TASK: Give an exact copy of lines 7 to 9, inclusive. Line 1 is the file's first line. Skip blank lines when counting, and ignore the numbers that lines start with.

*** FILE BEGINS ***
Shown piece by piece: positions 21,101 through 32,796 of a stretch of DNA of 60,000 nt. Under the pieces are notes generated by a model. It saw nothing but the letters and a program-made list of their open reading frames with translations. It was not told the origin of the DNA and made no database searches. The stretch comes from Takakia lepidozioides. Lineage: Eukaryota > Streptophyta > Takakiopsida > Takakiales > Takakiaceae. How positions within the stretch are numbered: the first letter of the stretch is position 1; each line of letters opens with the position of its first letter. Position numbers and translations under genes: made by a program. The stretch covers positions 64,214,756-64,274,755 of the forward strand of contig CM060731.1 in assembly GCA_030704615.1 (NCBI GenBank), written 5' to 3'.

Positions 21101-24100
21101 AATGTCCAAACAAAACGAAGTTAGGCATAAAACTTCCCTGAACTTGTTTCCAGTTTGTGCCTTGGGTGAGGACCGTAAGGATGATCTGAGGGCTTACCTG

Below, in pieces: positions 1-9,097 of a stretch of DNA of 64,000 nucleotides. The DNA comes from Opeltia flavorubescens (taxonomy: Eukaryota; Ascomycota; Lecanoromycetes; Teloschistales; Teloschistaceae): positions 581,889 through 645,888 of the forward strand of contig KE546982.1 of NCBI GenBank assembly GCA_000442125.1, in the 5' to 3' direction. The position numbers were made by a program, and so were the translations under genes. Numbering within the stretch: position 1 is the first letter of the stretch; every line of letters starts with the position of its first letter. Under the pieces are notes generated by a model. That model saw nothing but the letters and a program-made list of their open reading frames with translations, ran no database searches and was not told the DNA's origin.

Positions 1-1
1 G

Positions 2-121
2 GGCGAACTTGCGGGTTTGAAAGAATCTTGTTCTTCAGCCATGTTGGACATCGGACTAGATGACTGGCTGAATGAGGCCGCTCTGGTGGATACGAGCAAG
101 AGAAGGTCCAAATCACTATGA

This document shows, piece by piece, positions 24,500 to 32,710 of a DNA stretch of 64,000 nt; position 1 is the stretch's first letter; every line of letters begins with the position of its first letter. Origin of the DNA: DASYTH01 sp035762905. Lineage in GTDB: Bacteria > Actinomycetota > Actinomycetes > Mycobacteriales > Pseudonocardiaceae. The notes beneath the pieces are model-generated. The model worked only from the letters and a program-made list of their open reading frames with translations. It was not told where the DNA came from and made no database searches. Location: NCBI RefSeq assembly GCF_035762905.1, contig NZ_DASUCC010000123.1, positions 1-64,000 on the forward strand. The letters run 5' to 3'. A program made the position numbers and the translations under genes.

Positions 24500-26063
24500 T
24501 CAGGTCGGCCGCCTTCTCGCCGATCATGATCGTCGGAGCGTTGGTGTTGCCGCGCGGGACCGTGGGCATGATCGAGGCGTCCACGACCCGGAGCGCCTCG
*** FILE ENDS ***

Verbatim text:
Positions 2-121
2 GGCGAACTTGCGGGTTTGAAAGAATCTTGTTCTTCAGCCATGTTGGACATCGGACTAGATGACTGGCTGAATGAGGCCGCTCTGGTGGATACGAGCAAG
101 AGAAGGTCCAAATCACTATGA